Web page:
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House of Lords

Tuesday, 27th October 1998.

The House met at half-past two of the clock: The CHAIRMAN OF COMMITTEES on the Woolsack.

Prayers--Read by the Lord Bishop of Oxford.

The Lord Bishop of Southwark

Thomas Frederick, Lord Bishop of Southwark--Was (in the usual manner) introduced between the Lord Bishop of Chichester and the Lord Bishop of Oxford.

Care of the Mentally Handicapped

2.40 p.m.

Baroness Cox asked Her Majesty's Government:

    Whether they are satisfied with the quality of care in the community for people with learning difficulties or mental handicaps.

The Parliamentary Under-Secretary of State, Department of Health (Baroness Hayman): My Lords, a recent inspection by the Department of Health's Social Services Inspectorate found that services for people with learning disabilities are more responsive to individuals' needs and wishes than they have ever been. Many people with learning disabilities now enjoy a good quality of life in the community, where previously their only choice would have been care in the old long-stay hospitals. The quality of services does, however, vary both within and between areas and we have initiated a programme of work to ensure that the local statutory authorities continue to improve the services they provide for people with learning disabilities.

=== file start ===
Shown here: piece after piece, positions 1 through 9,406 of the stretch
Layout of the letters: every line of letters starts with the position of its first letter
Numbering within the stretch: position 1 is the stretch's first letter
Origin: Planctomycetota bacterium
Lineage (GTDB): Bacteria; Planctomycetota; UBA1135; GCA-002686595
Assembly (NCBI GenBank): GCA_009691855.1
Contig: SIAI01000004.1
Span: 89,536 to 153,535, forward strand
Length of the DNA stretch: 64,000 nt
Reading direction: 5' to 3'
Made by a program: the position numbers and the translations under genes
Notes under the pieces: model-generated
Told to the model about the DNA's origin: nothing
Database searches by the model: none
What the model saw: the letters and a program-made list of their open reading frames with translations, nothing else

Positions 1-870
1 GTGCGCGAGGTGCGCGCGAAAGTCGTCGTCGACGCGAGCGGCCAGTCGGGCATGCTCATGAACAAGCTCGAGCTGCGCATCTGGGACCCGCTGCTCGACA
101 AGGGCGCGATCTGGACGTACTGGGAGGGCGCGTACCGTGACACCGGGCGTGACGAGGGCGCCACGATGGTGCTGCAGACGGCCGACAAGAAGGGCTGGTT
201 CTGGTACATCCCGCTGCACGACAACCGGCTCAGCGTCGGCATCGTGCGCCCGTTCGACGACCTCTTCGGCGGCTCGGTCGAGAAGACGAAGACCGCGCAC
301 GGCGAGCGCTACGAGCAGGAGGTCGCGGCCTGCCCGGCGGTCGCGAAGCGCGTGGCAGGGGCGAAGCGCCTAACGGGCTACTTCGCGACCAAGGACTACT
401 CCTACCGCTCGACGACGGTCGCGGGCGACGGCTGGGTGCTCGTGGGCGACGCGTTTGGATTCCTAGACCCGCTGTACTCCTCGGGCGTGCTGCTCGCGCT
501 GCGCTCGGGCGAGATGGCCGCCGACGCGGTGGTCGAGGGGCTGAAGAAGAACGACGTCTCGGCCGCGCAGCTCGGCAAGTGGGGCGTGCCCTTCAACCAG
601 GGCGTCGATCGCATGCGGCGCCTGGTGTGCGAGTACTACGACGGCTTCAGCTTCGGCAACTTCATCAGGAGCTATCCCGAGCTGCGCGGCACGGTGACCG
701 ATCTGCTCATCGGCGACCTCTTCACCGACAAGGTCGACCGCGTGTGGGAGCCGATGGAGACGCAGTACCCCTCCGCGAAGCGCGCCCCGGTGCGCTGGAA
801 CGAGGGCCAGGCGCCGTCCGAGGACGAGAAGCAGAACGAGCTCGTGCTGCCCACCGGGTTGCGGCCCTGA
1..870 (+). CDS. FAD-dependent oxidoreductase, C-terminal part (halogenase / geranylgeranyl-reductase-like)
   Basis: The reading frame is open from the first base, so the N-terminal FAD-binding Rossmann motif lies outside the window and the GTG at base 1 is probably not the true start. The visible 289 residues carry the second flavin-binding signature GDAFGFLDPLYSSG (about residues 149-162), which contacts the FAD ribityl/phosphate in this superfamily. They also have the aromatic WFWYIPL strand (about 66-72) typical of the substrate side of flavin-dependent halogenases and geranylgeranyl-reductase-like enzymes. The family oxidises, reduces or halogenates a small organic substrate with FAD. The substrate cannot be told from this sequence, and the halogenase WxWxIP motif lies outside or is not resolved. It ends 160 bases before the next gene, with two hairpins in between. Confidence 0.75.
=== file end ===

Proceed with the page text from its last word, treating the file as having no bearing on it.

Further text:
Baroness Cox: My Lords, I thank the noble Baroness for her reply, which contains some good news. Is the Minister aware of recent research published by the Joseph Rowntree Foundation which shows that the majority of mentally handicapped people or those with learning disabilities still live with their families and an increasing number are surviving to old age and therefore are being cared for by elderly relatives whom they may well survive? Does the noble Baroness accept that many of these elderly relatives find it hard to provide that care, often do not receive the support that they need from social services, and are also deeply worried about what will happen when the relatives for whom they are caring survive them? What can the Minister say to these people who have spent their lives looking after dependent mentally handicapped relatives, both to reassure them about the care that is needed now to look after them and what will happen to those relatives who survive them?